How to build a great college school list
In Junior, School List and Senior.
It's hard to build a balanced college list
Few students start thinking about college with the goal of forming a balanced list of schools (whatever that means).
Instead they think about where they want to be. Usually one's idea of "where one wants to be" has two discreet parts.
The first is a specific school—a "dream school"—that you imagine when someone asks you where you want to go to college.
Because we are suggestible creatures, these dream schools are often the same: Harvard, Stanford, Yale, Middlebury, UCLA, MIT, Michigan, Berkeley, etc.
The second part of the "where one wants to be" checklist usually includes a few general characteristics.
For example: "I want to be somewhere small—I want to be at a college where ivy spills down brick facades."
Or else, "I want to be at a big school that differs sharply from my high school, where I know everyone and everyone knows me."
(Of course, the school where you want to be can be very different from the school where you should be. The school you've always dreamed of attending may not be a very good fit—culturally, academically, financially, etc. But that's a conversation for another time.)
It's rare that I talk to a student who has zero idea of what kind of school they want to attend.
Typically, I work with students who have already answered (at least to themselves) this more fundamental question about where they belong.
I usually impose myself only after a student has answered this fundamental question, when we have to get down to the brass tax of constructing a viable college list.
Once a student sets out their own internal criteria for their college list, my job is to help build a list of schools around their criteria that will "guarantee" acceptance.
There are no guarantees in college admissions
This is not easy. There are no guarantees in college admissions.
For a college list to be truly bullet proof, students and parents need to come to grips with the reality of applying to college today. That is—it's really, really hard.
It doesn't help that students tend to be aspirational when they think about their college futures. It's common knowledge that everyone should create a list that has "safeties," "targets," and "reaches." But applicants and their families often take extreme liberty in defining these buckets—often to their disadvantage.
Specifically, they do three things:
- Lack of creativity: They show little creativity with their "reach" choices. The same schools—often Ivy League or so-called potted ivies—appear over and over again. And statistically speaking, for most students, these are not really "reaches," but "impossible reaches."
- Too much optimism: They are too optimistic when choosing "target" schools. They look at school acceptance rates, GPA and test score medians, and choose schools which are not true targets, but closer to reaches.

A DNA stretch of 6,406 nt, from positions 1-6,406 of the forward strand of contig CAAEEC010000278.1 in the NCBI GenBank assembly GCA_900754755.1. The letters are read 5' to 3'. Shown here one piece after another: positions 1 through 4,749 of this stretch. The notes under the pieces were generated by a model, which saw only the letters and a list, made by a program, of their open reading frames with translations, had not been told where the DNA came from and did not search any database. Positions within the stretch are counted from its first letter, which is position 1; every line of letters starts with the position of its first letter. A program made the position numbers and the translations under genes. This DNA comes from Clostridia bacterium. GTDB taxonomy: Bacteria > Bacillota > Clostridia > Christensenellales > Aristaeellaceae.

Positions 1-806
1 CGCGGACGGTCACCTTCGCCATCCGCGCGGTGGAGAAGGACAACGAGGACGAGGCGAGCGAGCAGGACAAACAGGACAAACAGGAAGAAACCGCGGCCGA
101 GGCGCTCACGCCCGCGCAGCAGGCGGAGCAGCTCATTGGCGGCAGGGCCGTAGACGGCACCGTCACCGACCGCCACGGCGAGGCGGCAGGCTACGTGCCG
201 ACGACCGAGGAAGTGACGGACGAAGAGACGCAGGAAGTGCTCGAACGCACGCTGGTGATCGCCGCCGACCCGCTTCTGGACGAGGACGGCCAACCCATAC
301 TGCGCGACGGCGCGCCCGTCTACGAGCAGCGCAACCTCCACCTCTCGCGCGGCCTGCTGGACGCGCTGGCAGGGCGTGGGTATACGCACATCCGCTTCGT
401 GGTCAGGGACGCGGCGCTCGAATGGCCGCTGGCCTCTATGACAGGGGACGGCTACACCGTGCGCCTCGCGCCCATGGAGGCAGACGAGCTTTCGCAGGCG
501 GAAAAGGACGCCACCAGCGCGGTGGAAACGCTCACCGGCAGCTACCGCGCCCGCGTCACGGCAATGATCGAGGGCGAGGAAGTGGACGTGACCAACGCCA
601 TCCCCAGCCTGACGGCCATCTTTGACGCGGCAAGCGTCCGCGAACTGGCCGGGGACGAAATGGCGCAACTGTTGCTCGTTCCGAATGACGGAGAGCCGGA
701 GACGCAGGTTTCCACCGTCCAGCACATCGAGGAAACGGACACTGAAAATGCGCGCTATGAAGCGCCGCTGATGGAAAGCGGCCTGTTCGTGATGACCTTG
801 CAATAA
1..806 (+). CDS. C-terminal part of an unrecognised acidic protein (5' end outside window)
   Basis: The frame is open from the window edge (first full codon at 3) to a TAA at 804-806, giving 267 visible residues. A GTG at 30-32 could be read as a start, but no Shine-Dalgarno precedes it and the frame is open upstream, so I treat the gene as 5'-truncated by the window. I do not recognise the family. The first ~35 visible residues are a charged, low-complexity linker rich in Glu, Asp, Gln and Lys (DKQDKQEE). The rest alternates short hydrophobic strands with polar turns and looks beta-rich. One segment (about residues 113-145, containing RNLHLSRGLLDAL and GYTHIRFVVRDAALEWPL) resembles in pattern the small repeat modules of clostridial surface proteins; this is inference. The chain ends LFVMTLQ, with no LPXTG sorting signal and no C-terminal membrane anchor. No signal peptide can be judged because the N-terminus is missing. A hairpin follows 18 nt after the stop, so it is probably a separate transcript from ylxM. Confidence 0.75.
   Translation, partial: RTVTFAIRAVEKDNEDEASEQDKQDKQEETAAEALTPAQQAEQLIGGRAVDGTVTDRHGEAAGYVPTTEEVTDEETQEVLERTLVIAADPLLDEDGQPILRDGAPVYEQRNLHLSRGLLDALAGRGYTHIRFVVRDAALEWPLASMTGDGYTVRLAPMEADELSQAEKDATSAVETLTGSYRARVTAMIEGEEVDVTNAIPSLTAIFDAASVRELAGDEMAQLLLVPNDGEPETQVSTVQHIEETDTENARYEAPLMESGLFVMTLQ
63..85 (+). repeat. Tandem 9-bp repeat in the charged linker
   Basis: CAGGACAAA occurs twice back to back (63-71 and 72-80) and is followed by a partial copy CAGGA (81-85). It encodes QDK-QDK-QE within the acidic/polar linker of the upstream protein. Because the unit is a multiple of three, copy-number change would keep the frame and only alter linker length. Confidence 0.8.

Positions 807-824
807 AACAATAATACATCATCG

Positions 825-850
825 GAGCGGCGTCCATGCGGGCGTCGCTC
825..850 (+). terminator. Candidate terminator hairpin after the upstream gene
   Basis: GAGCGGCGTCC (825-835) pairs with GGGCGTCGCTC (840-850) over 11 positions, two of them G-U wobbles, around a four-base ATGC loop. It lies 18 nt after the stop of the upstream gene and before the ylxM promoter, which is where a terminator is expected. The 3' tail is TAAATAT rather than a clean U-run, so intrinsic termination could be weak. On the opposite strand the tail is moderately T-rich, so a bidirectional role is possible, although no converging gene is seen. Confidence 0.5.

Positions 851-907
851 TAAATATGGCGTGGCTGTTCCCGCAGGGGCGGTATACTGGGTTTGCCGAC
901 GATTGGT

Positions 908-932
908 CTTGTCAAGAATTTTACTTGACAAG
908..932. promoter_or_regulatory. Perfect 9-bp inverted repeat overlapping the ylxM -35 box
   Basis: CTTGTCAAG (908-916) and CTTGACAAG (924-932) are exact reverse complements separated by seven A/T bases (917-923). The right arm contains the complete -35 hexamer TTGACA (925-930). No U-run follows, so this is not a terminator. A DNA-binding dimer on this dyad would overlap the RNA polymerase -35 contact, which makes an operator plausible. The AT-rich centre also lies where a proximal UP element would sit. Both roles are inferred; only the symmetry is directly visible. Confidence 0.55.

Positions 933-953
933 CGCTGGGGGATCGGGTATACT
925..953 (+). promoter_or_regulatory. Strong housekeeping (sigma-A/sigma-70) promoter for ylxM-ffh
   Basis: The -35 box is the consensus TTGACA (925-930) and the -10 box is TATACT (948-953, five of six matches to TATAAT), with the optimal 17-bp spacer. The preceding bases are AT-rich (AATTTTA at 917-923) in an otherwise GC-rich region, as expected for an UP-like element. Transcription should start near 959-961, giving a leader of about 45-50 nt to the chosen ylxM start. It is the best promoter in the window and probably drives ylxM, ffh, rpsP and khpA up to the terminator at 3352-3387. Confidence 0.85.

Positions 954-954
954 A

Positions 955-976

- Over-confidence in safeties: They are too confident in their safeties, treating them as given acceptances. This results in riskier school lists that have too few true safeties.
These three tendencies lead to extremely top-heavy lists with too few safeties, too many "impossible reach" picks, and a narrow band of ambitious "targets" that may or may not be dependable picks.
Given that acceptance rates across the board have gone down precipitously, this process of "expectation inflation" can have disastrous effects.
Aspirational lists guarantee one thing: numerous rejections.
Rejections, in turn, lead to nail-biting and anxiety-ridden decision periods. It happens every time.
The best way to counteract expectation inflation is to adopt a healthy attitude of proactive pessimism.
Proactive pessimism does NOT mean proactively throwing in the towel and shipping your applications on the last night before they're due.
Proactive pessimism can save your a**
Rather, it means building a college list around the assumption that if something can go wrong, it will. If you're evaluating a target school and see that your test scores and GPA place you in the 58th percentile of accepted applicants, don't think about that as a banked W.
What if everything went wrong? Do you have a rock-bottom school that anchors your list? A school that would never reject you
Essentially, I push my students to seek a higher margin of confidence in each of their three school choice bands.
That means less risky reaches, easier targets, and safer safeties. It also means more acceptances and a lot of avoided anxiety, fights, and sadness.
In the next section, I'm going to elaborate on these three "buckets" and what a decent distribution of schools might look like for different students. Read on!
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About Alex McNeil
Alex is the CEO of McNeil Admissions and the moderator of r/ApplyingToCollege. But most of all, he believes in helping every student access college resources.
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